Take Pride Winnipeg’s mission is to keep our city clean and beautiful

by Todd Lewys

It’s an organization whose origins date back over a quarter of a century.

Today, the organization is known as Take Pride Winnipeg!

Back in May 1989, to be exact, it got its start as Winnipeg — A Clean City. Then, two years later, in May  1991, Take Pride Winnipeg! was founded to oversee the program.

“Basically, Take Pride Winnipeg! started as a spring clean-up campaign back then,” said Take Pride’s executive director, Tom Ethans, who’s overseen the program since 1997.

“Then, the program got into graffiti removal and mural work. We now have 12 different programs.”

The mission of Take Pride Winnipeg! is simple: to inspire community pride, raise public awareness and promote citizen responsibility in making the city clean and beautiful.

Through special funding, Take Pride Winnipeg! is a registered Canadian charity (non-profit organization) that offers programs for both the city as well as province-wide.

Funding for Take Pride Winnipeg! programs comes from the city and sponsors.

“Because we’re a Canadian charity, we rely on sponsors (or donors) for our funding. We’re always looking for new sponsors,” said Ethans. “Right now, we’re looking for sponsors for a pair of programs aimed at helping seniors: Snow Angels (snow shovelling) and Brush Up Winnipeg (painting homes) programs.”

Take Pride Winnipeg! is moving forward with its comprehensive programming, which is based upon four cornerstones: cleanliness, beautification, education and community pride.

Not surprisingly, Take Pride’s cleanliness initiative is very comprehensive. The program includes Green Wave, Graffiti Removal, Cigarette Litter Removal, Team Up, Clean Up and Snow Angels.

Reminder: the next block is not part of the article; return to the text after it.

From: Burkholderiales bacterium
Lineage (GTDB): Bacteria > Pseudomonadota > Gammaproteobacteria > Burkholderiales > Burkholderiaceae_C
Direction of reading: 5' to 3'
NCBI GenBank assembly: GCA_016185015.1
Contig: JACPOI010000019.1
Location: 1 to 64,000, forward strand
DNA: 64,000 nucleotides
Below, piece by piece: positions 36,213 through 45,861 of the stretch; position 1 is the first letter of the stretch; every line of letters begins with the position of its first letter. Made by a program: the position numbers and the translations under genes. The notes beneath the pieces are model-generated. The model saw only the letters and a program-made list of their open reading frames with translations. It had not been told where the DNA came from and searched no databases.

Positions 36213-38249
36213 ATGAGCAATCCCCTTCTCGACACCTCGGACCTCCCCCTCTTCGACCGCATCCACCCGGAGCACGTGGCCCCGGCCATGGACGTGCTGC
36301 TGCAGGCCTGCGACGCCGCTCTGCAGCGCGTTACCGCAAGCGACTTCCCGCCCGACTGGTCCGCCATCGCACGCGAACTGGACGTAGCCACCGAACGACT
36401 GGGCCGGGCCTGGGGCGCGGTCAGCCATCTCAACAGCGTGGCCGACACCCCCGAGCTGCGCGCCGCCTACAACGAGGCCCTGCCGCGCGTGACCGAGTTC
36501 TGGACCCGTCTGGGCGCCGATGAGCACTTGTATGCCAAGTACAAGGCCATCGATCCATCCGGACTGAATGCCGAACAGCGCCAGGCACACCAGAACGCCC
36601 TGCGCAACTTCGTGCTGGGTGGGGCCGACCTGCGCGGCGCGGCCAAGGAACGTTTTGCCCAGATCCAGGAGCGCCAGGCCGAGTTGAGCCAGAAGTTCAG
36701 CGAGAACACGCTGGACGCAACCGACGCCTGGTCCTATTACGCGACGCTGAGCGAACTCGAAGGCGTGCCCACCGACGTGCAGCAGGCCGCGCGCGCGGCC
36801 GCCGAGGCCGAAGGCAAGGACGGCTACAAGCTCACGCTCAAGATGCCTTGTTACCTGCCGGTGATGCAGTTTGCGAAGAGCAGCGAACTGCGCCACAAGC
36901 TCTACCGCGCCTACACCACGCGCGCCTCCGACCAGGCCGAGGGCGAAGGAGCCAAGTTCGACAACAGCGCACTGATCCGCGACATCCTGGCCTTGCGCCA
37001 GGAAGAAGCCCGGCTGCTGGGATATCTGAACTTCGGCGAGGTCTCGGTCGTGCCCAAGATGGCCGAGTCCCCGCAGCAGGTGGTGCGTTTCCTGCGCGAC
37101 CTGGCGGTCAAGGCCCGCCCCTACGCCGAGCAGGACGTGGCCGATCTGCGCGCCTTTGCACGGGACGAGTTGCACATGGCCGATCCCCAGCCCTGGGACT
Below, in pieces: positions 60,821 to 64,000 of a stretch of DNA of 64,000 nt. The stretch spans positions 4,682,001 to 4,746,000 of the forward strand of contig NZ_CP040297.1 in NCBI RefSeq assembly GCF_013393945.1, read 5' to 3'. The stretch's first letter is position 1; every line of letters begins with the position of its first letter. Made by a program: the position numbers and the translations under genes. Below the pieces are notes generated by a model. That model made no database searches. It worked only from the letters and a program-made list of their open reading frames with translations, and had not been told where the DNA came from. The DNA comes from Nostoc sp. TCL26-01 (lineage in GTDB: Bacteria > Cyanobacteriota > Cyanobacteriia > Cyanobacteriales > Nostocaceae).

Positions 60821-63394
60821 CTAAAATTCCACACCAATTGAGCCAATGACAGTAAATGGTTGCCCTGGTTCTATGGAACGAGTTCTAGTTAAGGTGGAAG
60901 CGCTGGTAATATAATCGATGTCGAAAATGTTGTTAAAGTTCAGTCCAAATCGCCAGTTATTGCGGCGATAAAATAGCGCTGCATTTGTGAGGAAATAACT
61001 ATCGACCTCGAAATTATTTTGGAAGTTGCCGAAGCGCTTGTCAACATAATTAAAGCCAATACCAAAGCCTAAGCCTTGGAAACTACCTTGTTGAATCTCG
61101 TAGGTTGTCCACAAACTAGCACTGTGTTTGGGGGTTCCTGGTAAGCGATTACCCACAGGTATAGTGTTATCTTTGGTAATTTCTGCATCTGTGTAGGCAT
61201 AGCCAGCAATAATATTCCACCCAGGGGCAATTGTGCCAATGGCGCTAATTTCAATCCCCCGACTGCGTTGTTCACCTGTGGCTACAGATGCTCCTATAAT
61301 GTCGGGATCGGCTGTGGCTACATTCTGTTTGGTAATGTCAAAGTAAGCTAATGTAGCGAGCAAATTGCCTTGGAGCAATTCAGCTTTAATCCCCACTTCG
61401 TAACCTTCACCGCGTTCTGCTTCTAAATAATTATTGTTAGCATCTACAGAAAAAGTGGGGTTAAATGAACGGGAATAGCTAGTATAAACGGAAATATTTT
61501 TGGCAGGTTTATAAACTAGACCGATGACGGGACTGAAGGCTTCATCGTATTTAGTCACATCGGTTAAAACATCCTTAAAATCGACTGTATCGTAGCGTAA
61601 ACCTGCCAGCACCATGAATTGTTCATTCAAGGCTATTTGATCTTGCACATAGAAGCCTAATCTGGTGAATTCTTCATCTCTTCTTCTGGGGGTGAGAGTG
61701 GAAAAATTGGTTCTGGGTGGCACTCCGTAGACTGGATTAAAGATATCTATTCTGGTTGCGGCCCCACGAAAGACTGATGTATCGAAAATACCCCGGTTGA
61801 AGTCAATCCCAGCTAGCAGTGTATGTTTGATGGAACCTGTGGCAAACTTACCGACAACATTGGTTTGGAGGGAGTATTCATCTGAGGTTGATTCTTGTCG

“Our Green Wave team plants/waters flowers,” said Ethans, “rejuvenates parks and assists any seasonal beautification efforts undertaken by business improvement zones, while Team Up, Clean Up, which is sponsored by Tim Horton’s, works with schools, churches and community groups to keep the city clean.

“Each spring, we drive through the city to see where the most help is needed to clean up litter. Clean up starts as soon as the snow is gone, and the city is usually looking good by mid-May.”

Meanwhile, the no-charge Graffiti Removal program is aimed at removing graffiti from public and private buildings.

The response to requests from businesses is prompt, added Ethans, in all areas of the city.

“It runs from spring to August,” Ethans explained. “It provides meaningful employment for Winnipeg youth, teaching them teamwork, time management and other essential skills.

“They work with community and church organizations to make Winnipeg a more beautiful city.”

Beautification is another priority at Take Pride Winnipeg!, he added.

“Every year, we hire artists to do murals. Today, there are about 500 in the city, and they really showcase the city.

“The great thing is that graffiti artists tend to leave them alone,” added Ethans.

 Then, there’s the aforementioned Brush Up Winnipeg program.

“Over the last number of years, our Brush Up volunteers have painted over 100 homes across Winnipeg for seniors,” said Ethans.

Sponsors have included Starbucks, Earl’s, CIBC and MacDon.

Over the years, WinnipegREALTORS® staff and volunteers have been involved in the Brush Up Winnipeg program.

“We try to do about eight to 10 per year. Paint is donated by Dulux, and the before and afters of homes are spectacular. Seniors really appreciate the help, so much so that many have come out in tears.”

Take Pride’s education initiatives are also wide-ranging, starting with its Take Pride, Take Action program, P.A.W.S. program, Bag Up Manitoba, Sustainability Day, Take Pride in Reading, Manitoba Eco Fashion Fest, Take Pride Manitoba and #CleanCanadaTogether.

“The overall idea behind everything we do is that everyone can get involved and make a difference in making our city cleaner and more beautiful,” said Ethans.

“Three young girls from Selkirk Avenue spent three hours to clean up local streets, and it made a huge difference in their community.”